These defaults define what will display if absolutely no other rule is defined in a particular case. Of course no two lines of ereaders have the same defaults — not even within the same company.

8. CSS property definition in HTML document
Basically, this tells us that every single defined CSS rule will take priority over #9. Just saying. (Not sure why they felt the need to specify this, but there you go.)

7. Parent inheritance
So let’s say that you haven’t defined the color property for <p> elements, but you have defined what the text color should be for the <body> or <html> elements inside of which the paragraph exists.

Each <p> element will then inherit the color property from the element inside which it is nested, like one of those Russian dolls I’ve talked about.

So if there were no other rules in an ebook, a chapter file might look like this:

<body style=”color:red”>

It would display this way:

Make sense? The <p> element inherited the color property from the <body> element it was nested inside of.

6. Rule order
I mentioned this before, but the later a rule is, either on a stylesheet or in a declaration, the higher the priority it has.

So here’s an example:

<p style=”color:red; color:blue”>WHAT COLOR SHALL I DISPLAY?</p>

Look at those two color properties; which is the later rule? So, how will the paragraph display?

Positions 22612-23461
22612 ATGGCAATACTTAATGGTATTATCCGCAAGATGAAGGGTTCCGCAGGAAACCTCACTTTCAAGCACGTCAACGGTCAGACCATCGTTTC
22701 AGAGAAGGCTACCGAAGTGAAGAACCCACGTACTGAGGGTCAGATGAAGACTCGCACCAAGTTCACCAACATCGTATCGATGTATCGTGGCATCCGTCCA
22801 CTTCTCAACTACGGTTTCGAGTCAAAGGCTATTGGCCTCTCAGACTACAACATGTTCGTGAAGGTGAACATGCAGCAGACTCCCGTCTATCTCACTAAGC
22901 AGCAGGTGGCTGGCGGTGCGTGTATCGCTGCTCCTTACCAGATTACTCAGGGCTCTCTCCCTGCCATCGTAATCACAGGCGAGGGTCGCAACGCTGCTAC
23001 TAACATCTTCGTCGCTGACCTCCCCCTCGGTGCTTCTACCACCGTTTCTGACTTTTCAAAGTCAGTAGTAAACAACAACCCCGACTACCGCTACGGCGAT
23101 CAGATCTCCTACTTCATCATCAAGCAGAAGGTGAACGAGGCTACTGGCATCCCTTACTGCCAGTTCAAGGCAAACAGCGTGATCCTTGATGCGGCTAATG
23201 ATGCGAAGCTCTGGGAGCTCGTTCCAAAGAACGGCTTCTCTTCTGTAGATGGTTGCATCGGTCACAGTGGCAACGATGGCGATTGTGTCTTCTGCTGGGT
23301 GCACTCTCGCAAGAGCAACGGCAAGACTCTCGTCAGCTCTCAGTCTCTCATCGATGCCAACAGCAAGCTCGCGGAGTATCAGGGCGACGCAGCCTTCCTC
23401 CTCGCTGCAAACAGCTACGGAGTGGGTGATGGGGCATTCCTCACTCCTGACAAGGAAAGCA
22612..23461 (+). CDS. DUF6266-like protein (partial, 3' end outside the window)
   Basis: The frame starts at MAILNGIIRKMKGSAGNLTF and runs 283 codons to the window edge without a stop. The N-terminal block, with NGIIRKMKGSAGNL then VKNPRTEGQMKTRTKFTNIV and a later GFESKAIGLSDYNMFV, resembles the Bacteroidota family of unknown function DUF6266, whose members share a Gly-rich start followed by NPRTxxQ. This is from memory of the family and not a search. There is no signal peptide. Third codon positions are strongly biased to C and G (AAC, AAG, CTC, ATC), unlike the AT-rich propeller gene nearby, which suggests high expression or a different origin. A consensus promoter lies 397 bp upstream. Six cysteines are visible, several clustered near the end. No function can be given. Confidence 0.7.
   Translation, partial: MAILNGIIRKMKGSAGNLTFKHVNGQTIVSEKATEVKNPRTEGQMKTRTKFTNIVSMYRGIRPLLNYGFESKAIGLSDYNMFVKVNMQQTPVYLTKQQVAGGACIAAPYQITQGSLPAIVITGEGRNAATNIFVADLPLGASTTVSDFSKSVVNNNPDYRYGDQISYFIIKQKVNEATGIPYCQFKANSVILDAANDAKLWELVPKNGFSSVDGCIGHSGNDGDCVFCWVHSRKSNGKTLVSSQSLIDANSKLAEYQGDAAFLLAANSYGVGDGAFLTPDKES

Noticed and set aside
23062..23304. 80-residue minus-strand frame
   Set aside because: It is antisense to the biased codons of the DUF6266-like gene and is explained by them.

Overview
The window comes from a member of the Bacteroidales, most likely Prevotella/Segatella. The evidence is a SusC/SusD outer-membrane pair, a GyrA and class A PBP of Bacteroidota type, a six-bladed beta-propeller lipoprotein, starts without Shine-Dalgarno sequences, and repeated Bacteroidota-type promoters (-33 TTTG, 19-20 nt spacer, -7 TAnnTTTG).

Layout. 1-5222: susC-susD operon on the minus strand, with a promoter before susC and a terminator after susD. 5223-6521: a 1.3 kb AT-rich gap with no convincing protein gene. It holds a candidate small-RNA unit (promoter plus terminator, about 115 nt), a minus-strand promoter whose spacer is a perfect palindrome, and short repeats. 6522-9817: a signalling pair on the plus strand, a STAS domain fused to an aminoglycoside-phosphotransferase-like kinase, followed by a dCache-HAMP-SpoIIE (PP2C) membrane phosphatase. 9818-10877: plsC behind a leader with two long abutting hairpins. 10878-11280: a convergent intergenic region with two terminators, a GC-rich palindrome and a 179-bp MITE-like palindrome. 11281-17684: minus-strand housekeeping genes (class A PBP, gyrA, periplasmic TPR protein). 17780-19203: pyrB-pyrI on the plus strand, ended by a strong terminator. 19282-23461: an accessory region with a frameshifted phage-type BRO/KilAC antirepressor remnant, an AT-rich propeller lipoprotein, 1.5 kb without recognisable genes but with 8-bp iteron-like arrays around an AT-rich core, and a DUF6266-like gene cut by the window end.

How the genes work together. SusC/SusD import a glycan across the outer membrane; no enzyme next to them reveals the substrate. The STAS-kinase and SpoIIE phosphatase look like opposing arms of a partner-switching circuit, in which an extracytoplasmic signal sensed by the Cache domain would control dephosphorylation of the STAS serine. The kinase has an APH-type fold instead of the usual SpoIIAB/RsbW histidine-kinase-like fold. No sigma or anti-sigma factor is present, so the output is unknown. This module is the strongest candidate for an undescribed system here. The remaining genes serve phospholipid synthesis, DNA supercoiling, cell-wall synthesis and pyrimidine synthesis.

Wow. You’re so smart. ☺

5. Selector specificity
A selector is the part of a CSS rule that defines what element(s) the rule applies to — <h1>, <p>, <span>, etc.. Obviously this true only inside <style> tags at the top of the file or in linked stylesheets; you don’t use a selector when you’re defining style inline (see #2 below).

The more specific a selector, the higher the priority. Here’s the ranks of the different kinds of selector, from highest to lowest priority:

  1. ID — that is a rule that looks like this: #green {color:green;}
  2. Class — that is, a rule that looks like this: .blue {color:blue;}
  3. Element — that is, a rule that looks like this: p {color:red;}

So let’s say you had a series of rules just like those three above in a stylesheet — how would this paragraph display?

<p class=”blue” id=”green”>WHAT COLOR SHALL I DISPLAY? </p>

Well, the ID (green) takes priority over the class (blue) which takes priority over the <p> element.

So it would look like this:

Surprise! [2]

4. User defined